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Hand-Operated Water Pump (Archimedes' Screw)

How can water climb while "descending"? Doesn't it seem contradictory? Make your own water pump and find the answer.

Step By Step

Supplies

  • PVC pipe 1.6 ft (0.5 m) long

  • transparent plastic tubing, 1 yd (1 m) long

  • masking tape

  • 2 bowls

  • water

  • water-based poster paint or food coloring

Twist the tubing around the PVC pipe and fix it in place with the tape, as the illustration shows. Fill one of the bowls with water (the pool) and place one of the ends of the pipe in it. The pipe needs to remain at an incline. The other end of the pipe should be higher up, leaning on the other bowl (the reservoir), so that the water from the tubing will empty into the reservoir. Hold the higher end of the PVC pipe and turn it with your hand. It will be easier to see what's happening if you put some coloring in the water in the "pool," perhaps water-based poster paint or food coloring, since they are safe and easy to clean up afterwards.

Fun Facts

The tubing around the PVC pipe can be viewed as a collection of ramps wrapped around a central axle. As you turn the axle (PVC pipe), you carry water in successive lifts. As the water moves up, it is always on a ramp and "falls down" in order to locally minimize its gravitational potential energy. As you keep turning the wheel, the water moves on to a new ramp until it comes out at the top reservoir. The effort you have to make to pump water up with the Archimedes' screw is much smaller than that needed to lift the water vertically. It is just like walking on a road or path around a mountain up to the top. It requires less effort compared to climbing directly up the mountain, though the distance you have to walk is much longer. Now, try to lift water turning the axle (PVC pipe) the other way around. Will it work now? Why?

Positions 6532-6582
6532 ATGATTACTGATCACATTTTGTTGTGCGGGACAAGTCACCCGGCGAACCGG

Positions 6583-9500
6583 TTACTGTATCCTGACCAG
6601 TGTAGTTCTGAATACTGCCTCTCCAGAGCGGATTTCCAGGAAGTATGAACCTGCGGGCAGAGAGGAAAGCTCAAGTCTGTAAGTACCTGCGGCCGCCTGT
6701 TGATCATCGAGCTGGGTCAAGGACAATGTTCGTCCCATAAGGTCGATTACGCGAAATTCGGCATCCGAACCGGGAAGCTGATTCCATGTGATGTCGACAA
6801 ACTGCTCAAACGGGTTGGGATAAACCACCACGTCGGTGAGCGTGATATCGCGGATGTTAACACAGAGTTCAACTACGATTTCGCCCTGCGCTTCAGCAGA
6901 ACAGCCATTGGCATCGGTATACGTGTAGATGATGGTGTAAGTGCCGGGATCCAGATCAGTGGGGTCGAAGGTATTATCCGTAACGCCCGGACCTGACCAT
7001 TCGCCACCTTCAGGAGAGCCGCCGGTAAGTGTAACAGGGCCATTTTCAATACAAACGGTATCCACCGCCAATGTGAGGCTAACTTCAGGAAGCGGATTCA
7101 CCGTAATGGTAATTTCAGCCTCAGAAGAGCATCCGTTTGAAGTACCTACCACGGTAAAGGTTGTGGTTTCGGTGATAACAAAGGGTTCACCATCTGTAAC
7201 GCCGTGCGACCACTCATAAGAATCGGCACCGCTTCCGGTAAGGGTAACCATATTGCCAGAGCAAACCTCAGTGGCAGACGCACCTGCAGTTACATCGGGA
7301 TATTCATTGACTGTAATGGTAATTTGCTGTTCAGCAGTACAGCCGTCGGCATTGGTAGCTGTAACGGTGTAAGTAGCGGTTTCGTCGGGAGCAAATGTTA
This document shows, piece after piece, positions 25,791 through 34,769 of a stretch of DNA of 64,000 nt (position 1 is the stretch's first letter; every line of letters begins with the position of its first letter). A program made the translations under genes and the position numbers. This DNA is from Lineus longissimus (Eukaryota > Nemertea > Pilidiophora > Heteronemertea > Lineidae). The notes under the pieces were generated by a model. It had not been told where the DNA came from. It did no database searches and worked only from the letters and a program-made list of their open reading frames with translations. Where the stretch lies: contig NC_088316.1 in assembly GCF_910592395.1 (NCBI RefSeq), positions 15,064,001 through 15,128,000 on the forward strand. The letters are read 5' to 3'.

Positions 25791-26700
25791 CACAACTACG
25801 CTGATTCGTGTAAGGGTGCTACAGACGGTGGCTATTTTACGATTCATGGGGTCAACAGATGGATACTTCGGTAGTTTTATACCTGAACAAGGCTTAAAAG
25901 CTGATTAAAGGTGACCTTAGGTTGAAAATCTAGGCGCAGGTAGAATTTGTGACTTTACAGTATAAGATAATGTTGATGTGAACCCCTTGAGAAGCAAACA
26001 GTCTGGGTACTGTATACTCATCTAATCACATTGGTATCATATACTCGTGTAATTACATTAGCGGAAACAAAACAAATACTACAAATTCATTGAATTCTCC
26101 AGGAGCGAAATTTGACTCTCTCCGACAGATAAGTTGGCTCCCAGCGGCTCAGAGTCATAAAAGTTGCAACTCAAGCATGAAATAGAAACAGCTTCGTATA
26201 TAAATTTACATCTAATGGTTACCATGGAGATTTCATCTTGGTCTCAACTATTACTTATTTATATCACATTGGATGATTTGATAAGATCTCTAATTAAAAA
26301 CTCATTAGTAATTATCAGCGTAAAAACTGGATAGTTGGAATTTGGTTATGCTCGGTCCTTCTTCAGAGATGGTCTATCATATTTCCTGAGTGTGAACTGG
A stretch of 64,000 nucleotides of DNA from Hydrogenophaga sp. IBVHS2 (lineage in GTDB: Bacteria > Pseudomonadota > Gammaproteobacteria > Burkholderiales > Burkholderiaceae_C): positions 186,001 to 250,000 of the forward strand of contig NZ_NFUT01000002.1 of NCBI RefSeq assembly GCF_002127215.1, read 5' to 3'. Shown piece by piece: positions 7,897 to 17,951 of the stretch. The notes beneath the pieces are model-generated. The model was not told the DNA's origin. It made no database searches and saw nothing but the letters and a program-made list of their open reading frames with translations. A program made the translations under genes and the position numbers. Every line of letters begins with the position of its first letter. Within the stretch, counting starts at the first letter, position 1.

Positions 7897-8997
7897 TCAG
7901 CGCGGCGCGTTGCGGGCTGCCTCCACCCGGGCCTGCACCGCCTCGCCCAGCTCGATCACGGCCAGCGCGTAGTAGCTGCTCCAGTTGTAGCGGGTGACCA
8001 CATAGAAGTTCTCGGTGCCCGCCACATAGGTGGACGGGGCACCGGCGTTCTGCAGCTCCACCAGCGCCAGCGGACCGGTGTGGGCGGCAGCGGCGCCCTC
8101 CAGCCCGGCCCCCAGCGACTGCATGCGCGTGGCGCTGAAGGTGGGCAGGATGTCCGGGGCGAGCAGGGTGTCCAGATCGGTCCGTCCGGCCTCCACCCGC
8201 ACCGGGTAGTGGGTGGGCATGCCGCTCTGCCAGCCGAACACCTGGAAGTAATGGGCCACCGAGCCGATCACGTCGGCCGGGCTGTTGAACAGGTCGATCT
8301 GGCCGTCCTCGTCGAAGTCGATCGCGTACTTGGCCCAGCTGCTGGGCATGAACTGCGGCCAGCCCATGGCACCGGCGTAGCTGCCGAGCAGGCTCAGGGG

Alternative: Vertical Pumping H: Step By Step

Supplies

  • 2-quart (2-liter) plastic bottle

  • marble

  • 1.6 ft (0.5 m) of transparent plastic tubing with inner diameter smaller than the marble diameter and outer diameter slightly larger, and a piece 1 /2 in (4 cm) long

  • 2 in (5 cm) of wider transparent plastic tubing that tightly fits the narrower one (if not, you can use electrical tape around it)

  • food coloring (for contrast)

Insert the 1.6 ft (0.5 m) tubing into the 2 in (5 cm) tubing (if necessary, use electrical tape to obtain a tight fit). Place the ball in the wider tubing, on top of the 1.6 ft (0.5 m) tubing. The ball will act as a valve. Next, insert the 1 1/2 in (4 cm) long piece of tubing into the wider tubing, leaving some space for the ball to move up and down (if necessary, use electrical tape to obtain a tight fit).

Operation of the Pump

Submerge the longer tubing in the bottle filled with water and move it quickly up and down, without the bottom part coming out of the water. At the same time, keep the opening at the top of the tubing partially covered with your thumb. See if you can get the water to gush out of the upper opening. You can adjust the space available for the ball by pressing the 1 /2 in (4 cm) long piece of tubing or pulling it out. Watch the column of water form in the clear tubing. You can use food coloring to better see what is going on.

Fun Facts

As you move the pump up, the ball keeps the top end of the longer tubing closed, while the air inside the tubing has more space—you produce a partial vacuum. Once the air pressure inside the tubing decreases, the water moves up (the same happens when you suck a beverage using a straw). When you move the tubing down, the ball is too sluggish to follow the tubing, so it lets the air out while more water comes into the tubing. By repeating this operation, more water fills the tubing until its only alternative is to gush out. Now, why do you need to partially cover the top of the pump with your thumb?

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